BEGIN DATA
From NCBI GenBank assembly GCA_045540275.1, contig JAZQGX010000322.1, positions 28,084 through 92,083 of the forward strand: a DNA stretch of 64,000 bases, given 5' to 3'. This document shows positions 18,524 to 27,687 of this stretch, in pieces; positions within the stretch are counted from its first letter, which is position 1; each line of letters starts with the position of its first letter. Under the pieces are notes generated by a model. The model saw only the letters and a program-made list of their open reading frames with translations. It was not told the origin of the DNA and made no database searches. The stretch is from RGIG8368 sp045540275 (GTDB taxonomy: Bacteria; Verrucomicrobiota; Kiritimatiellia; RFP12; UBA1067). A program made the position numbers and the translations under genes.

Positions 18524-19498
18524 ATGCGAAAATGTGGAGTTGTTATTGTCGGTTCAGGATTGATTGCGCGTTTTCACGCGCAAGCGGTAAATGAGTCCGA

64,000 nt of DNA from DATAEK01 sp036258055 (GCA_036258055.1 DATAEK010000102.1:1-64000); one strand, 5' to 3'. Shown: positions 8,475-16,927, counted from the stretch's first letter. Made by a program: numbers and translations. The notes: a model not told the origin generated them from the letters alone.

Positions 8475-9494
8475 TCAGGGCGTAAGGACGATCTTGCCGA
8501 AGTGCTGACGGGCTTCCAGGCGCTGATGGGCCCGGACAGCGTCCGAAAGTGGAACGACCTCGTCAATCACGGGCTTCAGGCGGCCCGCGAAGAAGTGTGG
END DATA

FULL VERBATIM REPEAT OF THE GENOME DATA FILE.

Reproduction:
From NCBI GenBank assembly GCA_045540275.1, contig JAZQGX010000322.1, positions 28,084 through 92,083 of the forward strand: a DNA stretch of 64,000 bases, given 5' to 3'. This document shows positions 18,524 to 27,687 of this stretch, in pieces; positions within the stretch are counted from its first letter, which is position 1; each line of letters starts with the position of its first letter. Under the pieces are notes generated by a model. The model saw only the letters and a program-made list of their open reading frames with translations. It was not told the origin of the DNA and made no database searches. The stretch is from RGIG8368 sp045540275 (GTDB taxonomy: Bacteria; Verrucomicrobiota; Kiritimatiellia; RFP12; UBA1067). A program made the position numbers and the translations under genes.

Positions 18524-19498
18524 ATGCGAAAATGTGGAGTTGTTATTGTCGGTTCAGGATTGATTGCGCGTTTTCACGCGCAAGCGGTAAATGAGTCCGA

64,000 nt of DNA from DATAEK01 sp036258055 (GCA_036258055.1 DATAEK010000102.1:1-64000); one strand, 5' to 3'. Shown: positions 8,475-16,927, counted from the stretch's first letter. Made by a program: numbers and translations. The notes: a model not told the origin generated them from the letters alone.

Positions 8475-9494
8475 TCAGGGCGTAAGGACGATCTTGCCGA
8501 AGTGCTGACGGGCTTCCAGGCGCTGATGGGCCCGGACAGCGTCCGAAAGTGGAACGACCTCGTCAATCACGGGCTTCAGGCGGCCCGCGAAGAAGTGTGG